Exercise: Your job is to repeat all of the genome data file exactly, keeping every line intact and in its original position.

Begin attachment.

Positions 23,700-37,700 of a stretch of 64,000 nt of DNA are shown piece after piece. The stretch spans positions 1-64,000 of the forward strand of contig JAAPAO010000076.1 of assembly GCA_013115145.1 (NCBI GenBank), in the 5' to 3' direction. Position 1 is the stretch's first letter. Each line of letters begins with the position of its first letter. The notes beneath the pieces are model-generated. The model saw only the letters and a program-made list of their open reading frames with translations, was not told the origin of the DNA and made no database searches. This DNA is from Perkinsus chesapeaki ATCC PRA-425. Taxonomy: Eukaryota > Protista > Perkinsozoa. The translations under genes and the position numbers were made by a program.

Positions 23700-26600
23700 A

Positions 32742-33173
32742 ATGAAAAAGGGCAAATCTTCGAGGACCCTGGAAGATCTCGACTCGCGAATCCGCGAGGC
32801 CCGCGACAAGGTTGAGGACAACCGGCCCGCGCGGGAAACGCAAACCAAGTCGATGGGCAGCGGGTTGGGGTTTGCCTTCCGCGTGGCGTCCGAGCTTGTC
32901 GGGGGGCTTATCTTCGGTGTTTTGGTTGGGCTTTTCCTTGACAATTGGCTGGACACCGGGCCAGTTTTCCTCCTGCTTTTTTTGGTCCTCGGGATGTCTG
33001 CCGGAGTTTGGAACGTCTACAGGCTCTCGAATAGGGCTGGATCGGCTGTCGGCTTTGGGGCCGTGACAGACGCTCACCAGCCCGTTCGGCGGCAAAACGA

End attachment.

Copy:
Positions 23,700-37,700 of a stretch of 64,000 nt of DNA are shown piece after piece. The stretch spans positions 1-64,000 of the forward strand of contig JAAPAO010000076.1 of assembly GCA_013115145.1 (NCBI GenBank), in the 5' to 3' direction. Position 1 is the stretch's first letter. Each line of letters begins with the position of its first letter. The notes beneath the pieces are model-generated. The model saw only the letters and a program-made list of their open reading frames with translations, was not told the origin of the DNA and made no database searches. This DNA is from Perkinsus chesapeaki ATCC PRA-425. Taxonomy: Eukaryota > Protista > Perkinsozoa. The translations under genes and the position numbers were made by a program.

Positions 23700-26600
23700 A

Positions 32742-33173
32742 ATGAAAAAGGGCAAATCTTCGAGGACCCTGGAAGATCTCGACTCGCGAATCCGCGAGGC
32801 CCGCGACAAGGTTGAGGACAACCGGCCCGCGCGGGAAACGCAAACCAAGTCGATGGGCAGCGGGTTGGGGTTTGCCTTCCGCGTGGCGTCCGAGCTTGTC
32901 GGGGGGCTTATCTTCGGTGTTTTGGTTGGGCTTTTCCTTGACAATTGGCTGGACACCGGGCCAGTTTTCCTCCTGCTTTTTTTGGTCCTCGGGATGTCTG
33001 CCGGAGTTTGGAACGTCTACAGGCTCTCGAATAGGGCTGGATCGGCTGTCGGCTTTGGGGCCGTGACAGACGCTCACCAGCCCGTTCGGCGGCAAAACGA